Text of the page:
ΔZmag (f)∝f·μr (f)      (3)

Here,

μr (f)=μ'r (f)-jμ"r (f)            (4)

where μ'r is the real part of the relative permeability and μ"r is the imaginary part of the relative permeability.

When the strength of the external magnetic field HEX which is applied to the magnetic materials 55 is increased, the value of the relative magnetic permeability μr (f) is reduced, and when the strength of the external magnetic field HEX reaches a sufficiently large value in comparison with the anisotropic magnetic field of magnetic materials 55, the value of the relative magnetic permeability μr (f) finally reaches 0. The SN ratio of the magnetic sensor 50 is expressed by the voltage change ratio ΔV/V(0) of the peak-to-peak voltage between electrodes 53a and 53b. This voltage change ratio ΔV/V(0) is expressed by Formula (5) below. ##EQU1##

In formula (5), V(0) represents the peak-to-peak voltage between electrodes 53a and 53b when an external magnetic field HEX is not applied, while V(H) indicates the peak-to-peak voltage between electrodes 53a and 53b when magnetic materials 55 are saturated; ΔV is given by V(0)-V(H)!. In Formula (5), the value of impedance Z0 (f) is small, and the amount of increase ΔZmag (f) in the impedance becomes a very large value in high frequency regions, so that magnetic sensor 50 possesses an extremely large SN ratio. Furthermore, it is possible te select a material for use as magnetic materials 55 which has a low anisotropic magnetic field and has small hysteresis, so that it is possible to increase sensitivity and sensing accuracy.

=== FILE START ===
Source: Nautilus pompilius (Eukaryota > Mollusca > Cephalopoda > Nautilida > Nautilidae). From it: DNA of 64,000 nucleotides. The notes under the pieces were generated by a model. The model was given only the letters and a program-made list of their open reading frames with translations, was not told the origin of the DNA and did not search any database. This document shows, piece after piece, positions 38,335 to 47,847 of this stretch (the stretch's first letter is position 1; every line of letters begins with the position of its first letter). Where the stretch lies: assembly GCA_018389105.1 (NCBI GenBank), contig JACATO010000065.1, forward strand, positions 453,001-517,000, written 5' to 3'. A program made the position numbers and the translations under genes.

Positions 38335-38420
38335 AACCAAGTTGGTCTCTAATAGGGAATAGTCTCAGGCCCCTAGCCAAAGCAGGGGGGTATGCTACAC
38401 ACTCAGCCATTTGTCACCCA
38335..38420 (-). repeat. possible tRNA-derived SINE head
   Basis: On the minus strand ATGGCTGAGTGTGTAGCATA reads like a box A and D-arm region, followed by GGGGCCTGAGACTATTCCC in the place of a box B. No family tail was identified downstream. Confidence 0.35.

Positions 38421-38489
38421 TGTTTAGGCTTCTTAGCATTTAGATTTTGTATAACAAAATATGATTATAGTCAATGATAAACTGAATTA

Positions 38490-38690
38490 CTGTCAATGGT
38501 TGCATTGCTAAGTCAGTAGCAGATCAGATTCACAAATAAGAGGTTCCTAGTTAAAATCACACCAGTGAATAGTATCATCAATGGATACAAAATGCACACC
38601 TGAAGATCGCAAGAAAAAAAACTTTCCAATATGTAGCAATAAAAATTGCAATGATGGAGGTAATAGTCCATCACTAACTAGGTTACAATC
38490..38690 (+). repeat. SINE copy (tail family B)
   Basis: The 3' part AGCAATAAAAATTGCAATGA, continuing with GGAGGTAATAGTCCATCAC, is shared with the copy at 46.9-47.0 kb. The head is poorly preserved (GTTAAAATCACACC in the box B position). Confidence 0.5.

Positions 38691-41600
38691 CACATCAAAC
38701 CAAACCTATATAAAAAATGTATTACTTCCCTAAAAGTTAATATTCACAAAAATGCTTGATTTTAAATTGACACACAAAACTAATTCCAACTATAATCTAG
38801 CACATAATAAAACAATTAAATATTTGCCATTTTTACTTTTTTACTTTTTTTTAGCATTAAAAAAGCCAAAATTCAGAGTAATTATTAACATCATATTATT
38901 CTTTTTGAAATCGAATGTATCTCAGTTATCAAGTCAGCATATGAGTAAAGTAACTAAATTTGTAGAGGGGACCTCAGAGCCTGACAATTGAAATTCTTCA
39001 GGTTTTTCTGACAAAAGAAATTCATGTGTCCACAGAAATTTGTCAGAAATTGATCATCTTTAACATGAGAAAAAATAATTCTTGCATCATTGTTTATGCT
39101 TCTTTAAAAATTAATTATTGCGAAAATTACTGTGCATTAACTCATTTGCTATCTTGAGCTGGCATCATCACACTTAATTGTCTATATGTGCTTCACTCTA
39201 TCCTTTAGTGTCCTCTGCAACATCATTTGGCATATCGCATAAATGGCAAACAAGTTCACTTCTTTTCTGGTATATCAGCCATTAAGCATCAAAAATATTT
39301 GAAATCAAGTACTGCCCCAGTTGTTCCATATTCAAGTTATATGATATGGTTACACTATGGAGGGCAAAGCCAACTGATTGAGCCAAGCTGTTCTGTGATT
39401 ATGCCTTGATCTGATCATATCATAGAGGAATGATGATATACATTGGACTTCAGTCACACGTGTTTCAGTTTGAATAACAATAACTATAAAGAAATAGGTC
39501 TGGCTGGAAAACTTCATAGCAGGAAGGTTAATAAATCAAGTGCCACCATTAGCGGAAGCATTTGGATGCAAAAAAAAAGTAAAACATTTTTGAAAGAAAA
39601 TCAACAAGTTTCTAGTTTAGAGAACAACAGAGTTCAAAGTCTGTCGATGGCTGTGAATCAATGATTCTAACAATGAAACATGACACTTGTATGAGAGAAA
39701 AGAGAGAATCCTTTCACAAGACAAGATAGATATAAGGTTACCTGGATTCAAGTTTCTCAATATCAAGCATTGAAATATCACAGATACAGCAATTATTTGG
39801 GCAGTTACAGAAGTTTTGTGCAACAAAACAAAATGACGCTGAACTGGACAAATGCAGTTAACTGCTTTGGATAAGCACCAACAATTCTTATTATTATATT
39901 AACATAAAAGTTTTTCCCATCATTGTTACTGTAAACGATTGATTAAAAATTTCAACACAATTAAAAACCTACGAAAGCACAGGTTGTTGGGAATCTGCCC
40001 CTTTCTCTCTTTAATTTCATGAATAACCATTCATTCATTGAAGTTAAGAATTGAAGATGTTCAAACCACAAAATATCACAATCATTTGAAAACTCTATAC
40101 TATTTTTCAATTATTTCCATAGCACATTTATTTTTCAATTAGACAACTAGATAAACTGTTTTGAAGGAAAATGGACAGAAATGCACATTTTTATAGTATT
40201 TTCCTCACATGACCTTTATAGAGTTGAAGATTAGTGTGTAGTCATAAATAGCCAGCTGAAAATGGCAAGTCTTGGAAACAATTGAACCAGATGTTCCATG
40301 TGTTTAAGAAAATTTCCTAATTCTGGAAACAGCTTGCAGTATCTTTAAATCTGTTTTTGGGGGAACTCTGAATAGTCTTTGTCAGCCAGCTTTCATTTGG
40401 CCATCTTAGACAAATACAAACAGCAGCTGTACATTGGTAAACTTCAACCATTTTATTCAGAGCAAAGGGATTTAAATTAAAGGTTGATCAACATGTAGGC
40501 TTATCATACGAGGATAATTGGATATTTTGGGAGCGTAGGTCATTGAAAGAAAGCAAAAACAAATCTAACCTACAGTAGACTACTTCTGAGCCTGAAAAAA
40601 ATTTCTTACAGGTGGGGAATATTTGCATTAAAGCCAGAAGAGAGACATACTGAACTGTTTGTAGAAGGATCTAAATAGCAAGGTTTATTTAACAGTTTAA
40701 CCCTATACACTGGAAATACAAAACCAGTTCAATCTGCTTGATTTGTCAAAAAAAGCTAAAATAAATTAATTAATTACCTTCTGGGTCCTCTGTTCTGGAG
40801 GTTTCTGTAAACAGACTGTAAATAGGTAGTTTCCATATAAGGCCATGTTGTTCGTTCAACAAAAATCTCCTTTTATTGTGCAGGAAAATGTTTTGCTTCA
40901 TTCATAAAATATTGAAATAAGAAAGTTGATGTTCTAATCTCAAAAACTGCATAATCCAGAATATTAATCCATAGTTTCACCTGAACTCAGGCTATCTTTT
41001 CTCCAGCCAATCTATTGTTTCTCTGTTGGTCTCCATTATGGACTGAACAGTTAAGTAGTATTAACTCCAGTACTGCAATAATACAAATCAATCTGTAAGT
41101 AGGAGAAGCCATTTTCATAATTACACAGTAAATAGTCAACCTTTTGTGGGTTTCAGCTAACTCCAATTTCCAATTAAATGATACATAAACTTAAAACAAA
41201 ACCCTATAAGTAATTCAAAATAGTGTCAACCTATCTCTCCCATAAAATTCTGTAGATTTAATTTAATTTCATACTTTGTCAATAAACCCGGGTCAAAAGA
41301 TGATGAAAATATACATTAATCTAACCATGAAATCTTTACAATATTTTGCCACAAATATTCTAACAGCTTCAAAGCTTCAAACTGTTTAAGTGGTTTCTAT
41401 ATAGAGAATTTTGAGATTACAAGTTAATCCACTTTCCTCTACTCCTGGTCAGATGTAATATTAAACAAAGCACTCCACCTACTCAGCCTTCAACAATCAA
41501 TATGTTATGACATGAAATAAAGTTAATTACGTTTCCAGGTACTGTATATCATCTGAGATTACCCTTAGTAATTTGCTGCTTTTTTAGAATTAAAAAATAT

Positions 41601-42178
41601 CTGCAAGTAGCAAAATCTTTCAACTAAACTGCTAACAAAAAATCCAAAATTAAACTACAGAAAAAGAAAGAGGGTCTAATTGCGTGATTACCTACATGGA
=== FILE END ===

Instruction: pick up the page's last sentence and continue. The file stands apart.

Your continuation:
In this way, the magnetic sensor 50 has the following operational principle: when a high frequency current is applied to conductor 54 by high frequency generator 51 through the medium of electrodes 53a and 53b, the impedance of the conductor 54 changes in accordance with the external magnetic field HEX, and based on this, the changes in the external magnetic field HEX are sensed as changes in voltage amplitude. These changes in voltage amplitude are converted into changes in voltage by means of wave detector 52. Even if a plurality of pairs of electrodes 53a and 53b are provided for high frequency current application and voltage measurement, similar effects can be obtained. Furthermore, similar effects can be obtained even if there is only one magnetic material 55.

FIGS. 2A˜2I show, in schematic form, other structures of the magnetic sensor 50; they correspond to cross sectional views taken along a line A-A' in FIG. 1A, respectively. The magnetic materials may be formed directly on the surface of the conductor, or through the medium of a non-magnetic insulator; FIG. 2A shows a structure in which magnetic material 55 is provided on conductor 54 through the medium of non-magnetic insulator 56. FIG. 2B shows a structure in which magnetic material 55a is provided directly on the surface of conductor 54 so as to cover a portion of conductor 54 other than the upper surface thereof. FIG. 2C shows a structure in which magnetic material 55b is provided so as to cover a portion of conductor 54 other than the upper surface thereof, through the medium of a non-magnetic insulator 56a. FIG. 2D shows a structure in which magnetic materials 55 and 55a are provided directly on surfaces of conductor 54 so as to enclose the periphery of conductor 54. FIG. 2E shows a structure in which magnetic materials 55 and 55c are provided so as to enclose the periphery of conductor 54 through the medium of a non-magnetic insulator 56b. FIG. 2F shows a structure in. which a magnetic material 55d having a width identical to that of conductor 54 is provided directly on conductor 54. FIG. 2G shows a structure in which magnetic material 55d is provided on conductor 54 through the medium of a non-magnetic insulator 56c. FIG. 2H shows a structure in which magnetic materials 55d and 55e are provided directly on surfaces of conductor 54 so as to be present on both sides thereof. FIG. 2I shows a structure in which magnetic materials 55d and 55e are provided so as to be present on both sides of conductor 54 through the medium of non-magnetic insulators 56c and 56d. The magnetic materials may be provided directly on surfaces of the conductor, or may be provided through the medium of non-magnetic insulators; any number of variations thereof are possible in addition to those shown in FIG. 2A˜2I.